THOUGHTS AND COMMENTS FROM AN AMERICAN Merchant Mariner
Tuesday, November 9, 2010
volume for volume approximations
This is a smaller cargo tank on a smallish oil tanker.
When dealing in modest volumes of oil- parcels between 200 and 4,000 tons, in my case- there's a surprising amount of estimating and approximating going on regarding the actual volumes during the transfer of custody of the oil. In our era of $3.00 a gallon gasoline, tenths of gallons are precious to some people at your local gas station. In our world, a couple of tons of oil here and there isn't much to worry about. Imagine the money involved, where 5,000 or 10,000 gallons of missing (or extra) oil are the difference between 'good' and 'acceptable' volumes.
There are refiners that always short the barge or ship a minimum of 10 tons of oil. There are tank farm that always overpump 1-2 tons of oil to every barge, or 10-20 tons to every ship. This is the best some groups can do for accuracy.
Oil changes volume rapidly with changing temperature. The density of oil is measured at a standard 60 degrees, but oil is rarely 60 degrees. In fact, at 60 degrees, the Heavy and Intermediate Fuel Oils aren't fluid enough to be pumpable at all. They need to be between 100 and 140 degrees Fahrenheit in order to be pumped comfortably. At that temperature, the oil is much less dense- a volume correction factor must be applied- a multiplier (well multiplicand, really) that normalizes the value and gives one the number of net barrels that are being transferred, were the oil to be cooled to 60 degrees. In dealing with these large volumes, the US is the only country in the world that still measures their tank depths in feet and inches. In order to make sense of our ancient and outmoded units of measurement, we apply another correction factor that equates barrels of oil (we don't use gallons- the number is too small, and oil is sold by barrel, not by gallon, for the most part) to metric tons of oil. So, when a ship requests 1,300 tons of heavy fuel oil, and 75 tons of LSMGO (Low Sulphur Marine Gas Oil, a type of clean diesel), we have to sit down with a pad of paper and a pen and play with numbers before sitting down with a keyboard and a program and playing with numbers. Me being a pernicious ass most of the time, I have a nice program that takes the API density (a logarithm that describes the rate at which the oil volume will change with temperature) and the temperature, and give a correction factor out to 5 decimal places- that is, it will calculate to the hundred-thousandth of a barrel the density of the oil in question. In fact, the first beef I ever got in with Grumpy, my counterpart when I go home, was that he deleted my program in favor of a manual calculation that only gives us corrections out to FOUR decimal places. I can be a fastidious dick like that, but then again, .00001 barrels adds up when you're dealing with 30,000 barrels at a time. Well, OK, it doesn't really, because if the man on the shut down switch at the refinery is scratching his balls when I call for a shut down, and doesn't have his finger on the trigger (the shut down I mean), that half second turns into enough oil for me to get from Boston to Los Angeles and back in my truck. Those oil tanks you see in tank farms at the side of a highway- in some of them, 1/16 of an inch is 7 tons of oil, and it's hard to read 1/16 of an inch from an oily gauge, so some guys round up or down to eigths of an inch, or about 15 tons plus or minus. In fact, the amount at which one's hands shake can change the reading by quite a bit. Being a caffeine aficionado, I lay my gauging tape against something to prevent the shaking hand effect. Not everyone does that, of course.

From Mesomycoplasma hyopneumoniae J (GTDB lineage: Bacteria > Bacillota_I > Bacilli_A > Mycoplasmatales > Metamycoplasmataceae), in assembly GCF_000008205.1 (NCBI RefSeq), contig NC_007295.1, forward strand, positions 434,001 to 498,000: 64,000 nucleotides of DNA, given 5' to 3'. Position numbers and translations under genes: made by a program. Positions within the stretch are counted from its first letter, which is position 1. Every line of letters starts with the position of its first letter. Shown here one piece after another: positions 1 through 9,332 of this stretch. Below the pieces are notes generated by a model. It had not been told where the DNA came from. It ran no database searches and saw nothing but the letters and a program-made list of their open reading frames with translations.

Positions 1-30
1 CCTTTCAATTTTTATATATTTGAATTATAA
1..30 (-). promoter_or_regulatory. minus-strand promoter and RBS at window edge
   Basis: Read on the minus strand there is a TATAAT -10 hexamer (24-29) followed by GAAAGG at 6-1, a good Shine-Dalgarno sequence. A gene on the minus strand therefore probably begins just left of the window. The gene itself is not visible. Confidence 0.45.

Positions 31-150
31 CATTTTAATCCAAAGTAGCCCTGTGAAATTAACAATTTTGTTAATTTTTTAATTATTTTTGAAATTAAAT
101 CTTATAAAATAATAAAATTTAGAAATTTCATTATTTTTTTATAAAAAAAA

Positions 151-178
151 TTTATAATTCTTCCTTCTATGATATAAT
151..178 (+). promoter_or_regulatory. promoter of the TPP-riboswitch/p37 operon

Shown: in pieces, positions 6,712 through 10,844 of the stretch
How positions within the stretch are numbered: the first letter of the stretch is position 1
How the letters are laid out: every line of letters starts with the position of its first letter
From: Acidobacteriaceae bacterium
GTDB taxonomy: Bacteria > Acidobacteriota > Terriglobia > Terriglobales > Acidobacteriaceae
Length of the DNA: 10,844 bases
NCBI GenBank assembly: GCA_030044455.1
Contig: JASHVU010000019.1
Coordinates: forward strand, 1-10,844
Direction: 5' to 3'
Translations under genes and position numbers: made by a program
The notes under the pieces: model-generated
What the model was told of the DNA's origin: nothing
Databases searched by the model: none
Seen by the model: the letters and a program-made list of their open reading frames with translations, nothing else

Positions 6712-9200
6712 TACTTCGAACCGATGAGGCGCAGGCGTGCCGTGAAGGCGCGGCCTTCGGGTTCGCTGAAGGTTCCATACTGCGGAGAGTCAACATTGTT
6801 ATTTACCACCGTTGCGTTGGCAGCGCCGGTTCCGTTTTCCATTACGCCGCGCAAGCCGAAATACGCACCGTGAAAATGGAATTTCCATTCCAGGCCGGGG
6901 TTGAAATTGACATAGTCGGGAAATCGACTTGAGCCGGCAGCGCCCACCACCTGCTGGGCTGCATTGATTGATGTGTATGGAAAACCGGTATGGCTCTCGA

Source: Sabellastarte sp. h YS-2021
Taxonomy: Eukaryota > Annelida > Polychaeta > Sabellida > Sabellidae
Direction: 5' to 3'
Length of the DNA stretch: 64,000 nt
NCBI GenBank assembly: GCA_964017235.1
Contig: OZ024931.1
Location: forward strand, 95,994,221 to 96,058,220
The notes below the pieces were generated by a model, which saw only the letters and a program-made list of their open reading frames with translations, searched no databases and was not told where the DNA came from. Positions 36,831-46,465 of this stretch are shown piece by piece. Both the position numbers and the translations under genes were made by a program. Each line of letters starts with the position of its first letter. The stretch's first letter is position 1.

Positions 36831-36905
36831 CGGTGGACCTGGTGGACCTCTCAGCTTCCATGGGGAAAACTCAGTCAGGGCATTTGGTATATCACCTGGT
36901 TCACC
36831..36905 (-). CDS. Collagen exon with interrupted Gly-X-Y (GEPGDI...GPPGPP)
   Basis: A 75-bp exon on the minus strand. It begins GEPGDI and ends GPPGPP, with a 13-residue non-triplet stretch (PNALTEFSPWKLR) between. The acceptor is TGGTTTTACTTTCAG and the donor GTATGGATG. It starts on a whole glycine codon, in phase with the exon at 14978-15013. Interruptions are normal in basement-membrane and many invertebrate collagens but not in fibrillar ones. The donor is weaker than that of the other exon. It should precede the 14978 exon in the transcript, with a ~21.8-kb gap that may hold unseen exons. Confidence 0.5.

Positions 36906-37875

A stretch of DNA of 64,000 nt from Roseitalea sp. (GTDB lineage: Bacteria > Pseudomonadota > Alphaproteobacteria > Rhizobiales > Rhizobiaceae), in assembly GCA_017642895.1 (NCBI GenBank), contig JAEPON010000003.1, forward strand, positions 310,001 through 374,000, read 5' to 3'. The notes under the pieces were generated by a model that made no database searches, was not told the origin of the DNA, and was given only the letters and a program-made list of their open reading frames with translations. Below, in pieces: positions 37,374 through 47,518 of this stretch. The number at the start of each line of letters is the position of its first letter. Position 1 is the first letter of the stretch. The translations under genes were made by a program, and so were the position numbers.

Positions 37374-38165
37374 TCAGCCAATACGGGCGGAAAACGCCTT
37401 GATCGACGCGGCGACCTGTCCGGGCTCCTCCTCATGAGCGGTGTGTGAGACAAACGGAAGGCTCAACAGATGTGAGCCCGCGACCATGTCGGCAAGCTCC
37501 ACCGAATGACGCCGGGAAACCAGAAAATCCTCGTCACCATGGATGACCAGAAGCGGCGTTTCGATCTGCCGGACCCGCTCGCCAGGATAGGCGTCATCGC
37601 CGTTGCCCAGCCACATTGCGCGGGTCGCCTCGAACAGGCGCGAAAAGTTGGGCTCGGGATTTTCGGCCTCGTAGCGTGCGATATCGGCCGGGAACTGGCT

My view is that when you spend a half million bucks to fuel up your ship for a couple of weeks, you should be getting what you paid for. Little ships that run into shithole ports like Haiti and Rio Haina, or fruit ports in Brazil or Chile, those boats run on only 15 or 20 tons of fuel a day. "Only." Imagine. My little barge carries about 4,000 metric tons of oil, which weighs about the same as two WWII era destroyers. Things have gotten big. I guess when you're dealing with such a large scale, what's a couple of grand in oil between friends?
I am Paul B, and I spend most of my life at sea. Ships, Science, the life of a mariner, biology and (mostly) true stories of life among the best and the worst people in the world, the United States Merchant Marines. You'll find it here, maybe. You'll definitely find rants, raves and discussion on life aboard a merchant ship. Come back and see the Brazilian girls, too, who show up fairly regularly.